My research will investigate the impact of 'herstories' on these cultural debates and explore just how important it is to identify and protect the narratives of women's unique experiences and contributions, which seem largely ignored and are at high risk of disappearing from history books.

Using Aethelflaed: Lady of Mercia as the basis for this creative project, I will look to establish if alternative resources in the form of the historical fiction novel can be used to support a more cohesive approach to increasing awareness of the many hidden historical contributions women have made and safeguard their 'herstories' for future generations.

Hong Kong Queer Poetry in English

Hong Kong, with its colonial British history and the large influx of mainland Chinese immigrants, has cultivated a unique bilingual environment for its literary scene. Queer poetry in English, can be claimed as one of the most successful and thriving genre that the city has produced, whilst, ironically, the city under the political and cultural influence of China has remained largely gender conservative. The medium of English, a language that is considered as L2 by most Hongkongers, becomes a medium of free expression to these poets, on their struggles with the collectivist ideals and political correctness they face from increased Chinese influence. My research explores poems from Nicholas Wong, Mary Jean Chan and Kit Fan, as well as other emerging Hong Kong poets, on how they associate queerness with Hongkongness, and how these two on one hand intermingly defend against heteronormativity and Chinese influences, and on the other hand embrace them by recognizing heterosexuality and Chineseness as unavoidable elements of the natural world and Hongkongness respectively.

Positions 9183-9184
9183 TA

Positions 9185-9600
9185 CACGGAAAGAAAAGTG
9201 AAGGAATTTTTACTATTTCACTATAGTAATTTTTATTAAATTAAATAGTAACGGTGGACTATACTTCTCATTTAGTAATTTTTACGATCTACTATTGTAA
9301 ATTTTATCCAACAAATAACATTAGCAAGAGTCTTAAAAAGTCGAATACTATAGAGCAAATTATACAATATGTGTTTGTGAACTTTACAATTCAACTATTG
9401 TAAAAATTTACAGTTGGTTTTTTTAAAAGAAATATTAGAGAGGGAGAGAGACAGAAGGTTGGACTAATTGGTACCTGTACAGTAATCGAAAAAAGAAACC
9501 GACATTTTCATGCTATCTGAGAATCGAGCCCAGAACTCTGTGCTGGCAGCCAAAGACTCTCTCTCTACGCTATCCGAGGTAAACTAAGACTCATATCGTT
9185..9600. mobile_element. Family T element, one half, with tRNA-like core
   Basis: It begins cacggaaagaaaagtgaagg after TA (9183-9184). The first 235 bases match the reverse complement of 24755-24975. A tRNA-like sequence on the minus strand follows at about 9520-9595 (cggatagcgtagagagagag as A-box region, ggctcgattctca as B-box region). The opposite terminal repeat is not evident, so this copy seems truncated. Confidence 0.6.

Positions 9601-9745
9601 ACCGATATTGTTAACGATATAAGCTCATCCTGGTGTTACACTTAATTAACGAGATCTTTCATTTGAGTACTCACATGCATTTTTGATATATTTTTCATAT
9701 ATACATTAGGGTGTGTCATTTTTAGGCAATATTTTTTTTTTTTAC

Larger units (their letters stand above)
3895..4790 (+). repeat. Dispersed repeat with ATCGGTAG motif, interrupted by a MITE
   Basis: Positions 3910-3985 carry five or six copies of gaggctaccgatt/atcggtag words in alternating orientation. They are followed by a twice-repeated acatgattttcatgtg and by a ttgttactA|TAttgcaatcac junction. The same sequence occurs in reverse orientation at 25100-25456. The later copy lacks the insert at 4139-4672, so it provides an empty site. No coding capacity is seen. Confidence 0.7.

The Representation of Unconscious Bias against Women in Contemporary Fiction.

Sheila McDonagh

My thesis explores how, in a highly technologised twenty-first century context, inherited structures of power and agency continue to generate new and exacerbate old prejudices against women.  More specifically, I will explore how contemporary novels such as Dave Eggers’ The Circle (2013), Lottie Moggach’s Kiss Me First (2014) and Kazuo Ishiguro’s Klara and the Sun (2023) expose how AI algorithms, which are believed to be objective and neutral, already have various biases coded into them and continue to reward historically privileged groups. My work will assess and celebrate

the antinomies of female contribution to social relations; its goal is to help reimagine our relationship to technology and create pathways that lead to a fairer future in the digital age.